The basic problem is that the Republican party has members that are committed to both fighting Obamacare and to reducing not only the budget deficit, but the overall debt levels of this country as well.

On the other hand, there are a number of others who believe such a battle is less likely to occur, as the National Journal expresses. You may remember that the last time the government was shut down over a similar political battle, it was much more damaging to the GOP—whom the American people considered to be responsible—than the Democrats.

This has not changed, and the Republican leadership clearly understands that fighting vigorously in order to defund or delay Obamacare may end up hurting the party more in the end. Therefore, the Republicans are much more likely to come to a reasonable plan, which should lead to an agreement.

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What Will Happen if the Government Shuts Down?

If the government were to endure an actual shutdown, it will likely have some serious repercussions. The two shutdowns that occurred about a decade ago cost about $1.4 billion, CNNMoney reports. While it is difficult to say exactly what will be closed and what will remain open, there are a number of likely scenarios.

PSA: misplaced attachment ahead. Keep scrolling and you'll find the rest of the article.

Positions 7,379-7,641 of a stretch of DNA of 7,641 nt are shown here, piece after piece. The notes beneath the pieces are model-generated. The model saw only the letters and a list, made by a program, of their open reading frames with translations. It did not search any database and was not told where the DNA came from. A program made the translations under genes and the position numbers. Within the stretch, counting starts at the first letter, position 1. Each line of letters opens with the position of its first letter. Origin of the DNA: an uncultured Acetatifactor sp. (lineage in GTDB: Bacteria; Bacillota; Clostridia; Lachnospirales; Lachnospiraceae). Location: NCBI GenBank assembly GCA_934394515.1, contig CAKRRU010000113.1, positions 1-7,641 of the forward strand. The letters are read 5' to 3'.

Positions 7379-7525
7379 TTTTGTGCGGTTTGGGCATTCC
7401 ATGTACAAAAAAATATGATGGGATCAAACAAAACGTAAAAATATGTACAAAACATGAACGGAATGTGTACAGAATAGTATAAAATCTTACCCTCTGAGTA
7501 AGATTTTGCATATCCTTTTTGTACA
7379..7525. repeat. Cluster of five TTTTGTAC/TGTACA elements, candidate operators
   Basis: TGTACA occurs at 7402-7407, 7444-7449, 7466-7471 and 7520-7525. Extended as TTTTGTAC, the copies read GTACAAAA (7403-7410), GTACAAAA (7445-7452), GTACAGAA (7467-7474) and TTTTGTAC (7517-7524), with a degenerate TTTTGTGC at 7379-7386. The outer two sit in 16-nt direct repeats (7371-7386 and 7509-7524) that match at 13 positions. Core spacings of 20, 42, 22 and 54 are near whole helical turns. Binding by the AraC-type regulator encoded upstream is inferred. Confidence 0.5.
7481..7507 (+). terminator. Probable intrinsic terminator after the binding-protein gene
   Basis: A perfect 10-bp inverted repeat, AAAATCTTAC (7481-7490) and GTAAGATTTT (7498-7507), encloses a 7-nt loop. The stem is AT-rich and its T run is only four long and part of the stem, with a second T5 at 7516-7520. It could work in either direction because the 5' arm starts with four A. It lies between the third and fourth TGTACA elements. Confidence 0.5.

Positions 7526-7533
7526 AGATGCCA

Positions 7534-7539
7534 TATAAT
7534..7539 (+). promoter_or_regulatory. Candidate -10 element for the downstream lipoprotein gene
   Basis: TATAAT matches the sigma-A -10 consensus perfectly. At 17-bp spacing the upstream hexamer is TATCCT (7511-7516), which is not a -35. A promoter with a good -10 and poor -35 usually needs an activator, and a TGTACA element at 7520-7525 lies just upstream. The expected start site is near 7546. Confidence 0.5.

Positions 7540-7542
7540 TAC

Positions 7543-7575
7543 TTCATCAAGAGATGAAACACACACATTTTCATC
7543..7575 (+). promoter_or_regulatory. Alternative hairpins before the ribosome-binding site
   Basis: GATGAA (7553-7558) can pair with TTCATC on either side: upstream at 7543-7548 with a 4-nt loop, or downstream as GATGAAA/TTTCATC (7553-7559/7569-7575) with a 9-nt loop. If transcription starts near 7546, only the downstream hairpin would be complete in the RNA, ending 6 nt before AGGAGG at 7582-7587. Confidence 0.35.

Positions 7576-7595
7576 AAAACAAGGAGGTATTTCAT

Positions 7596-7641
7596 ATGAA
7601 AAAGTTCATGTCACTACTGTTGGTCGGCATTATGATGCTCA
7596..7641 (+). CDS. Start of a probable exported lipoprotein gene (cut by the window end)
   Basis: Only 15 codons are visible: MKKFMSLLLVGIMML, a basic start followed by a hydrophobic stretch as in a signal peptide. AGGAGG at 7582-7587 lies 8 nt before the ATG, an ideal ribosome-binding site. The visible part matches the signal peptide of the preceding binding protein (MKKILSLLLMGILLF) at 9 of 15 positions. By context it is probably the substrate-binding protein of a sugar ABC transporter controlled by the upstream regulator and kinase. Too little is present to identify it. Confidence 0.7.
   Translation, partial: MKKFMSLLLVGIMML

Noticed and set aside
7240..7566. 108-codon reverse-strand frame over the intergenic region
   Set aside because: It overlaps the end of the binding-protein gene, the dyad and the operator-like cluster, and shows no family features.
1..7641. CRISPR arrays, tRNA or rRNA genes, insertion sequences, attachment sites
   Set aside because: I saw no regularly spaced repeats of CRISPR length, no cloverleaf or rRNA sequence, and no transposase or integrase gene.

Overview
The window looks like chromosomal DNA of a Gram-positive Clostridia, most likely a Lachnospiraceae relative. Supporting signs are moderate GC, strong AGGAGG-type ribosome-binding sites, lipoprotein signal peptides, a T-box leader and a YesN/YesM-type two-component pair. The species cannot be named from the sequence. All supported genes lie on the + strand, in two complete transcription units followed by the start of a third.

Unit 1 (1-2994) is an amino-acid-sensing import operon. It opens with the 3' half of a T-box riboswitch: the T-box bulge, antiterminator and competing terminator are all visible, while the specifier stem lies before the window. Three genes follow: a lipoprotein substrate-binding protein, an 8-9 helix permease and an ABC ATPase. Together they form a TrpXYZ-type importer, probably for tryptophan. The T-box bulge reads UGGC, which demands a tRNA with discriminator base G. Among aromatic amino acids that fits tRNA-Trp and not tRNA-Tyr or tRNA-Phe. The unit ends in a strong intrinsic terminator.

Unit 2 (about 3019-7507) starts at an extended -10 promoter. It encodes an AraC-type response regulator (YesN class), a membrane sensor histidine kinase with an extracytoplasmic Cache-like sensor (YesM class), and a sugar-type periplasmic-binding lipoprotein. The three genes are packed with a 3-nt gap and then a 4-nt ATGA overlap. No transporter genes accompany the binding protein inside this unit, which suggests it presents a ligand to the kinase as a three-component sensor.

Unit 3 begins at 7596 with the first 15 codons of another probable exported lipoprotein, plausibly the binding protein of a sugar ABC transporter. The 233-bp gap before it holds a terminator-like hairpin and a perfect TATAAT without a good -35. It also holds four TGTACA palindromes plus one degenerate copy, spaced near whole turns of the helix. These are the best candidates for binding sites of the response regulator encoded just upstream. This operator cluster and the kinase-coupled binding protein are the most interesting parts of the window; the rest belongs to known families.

For starters, most of the federal government offices, programs, museums, and parks will be closed. It is also likely that paperwork for contractor projects will be delayed. While critical services like air traffic control, food inspections, national security functions, and disaster assistance will still operate, it is likely that these employees will not receive their pay during the shutdown.

And, yes, in case you are asking, taxes will still be collected, bonds will be issued, and Social Security checks are likely to go out on time—although no guarantees...it depends on who the White House deems is “essential” personnel.

Many government workers who are not considered “essential” will be furloughed without pay. Interestingly enough, during the last two government shutdowns, this pay was actually restored once a deal was reached and people came back to work. Of course, it can take some time for everyone to be paid even once things do begin to return to normal.

Preparing for a Shutdown

The best thing you can do is begin preparing right now. If you are a federal employee, there is a high chance you might not see any income for a while, so start saving right now. While the banking system should still be functioning, you never know when some extra cash on hand could come in handy, so maybe have a few extra dollars in a safe and easily accessible place.

Although it is getting a little close to the deadline, there are other things you could do to prepare, as listed by Daily Paul. For example, get yourself on a budget and stick to it. Cut as many of your expenses as possible. Of course, hold off on any major purchases until things return to normal.

You may even want to start looking into lines of credit or other ways you can access cash, just in case the shutdown lasts longer than anticipated and resources are further strained.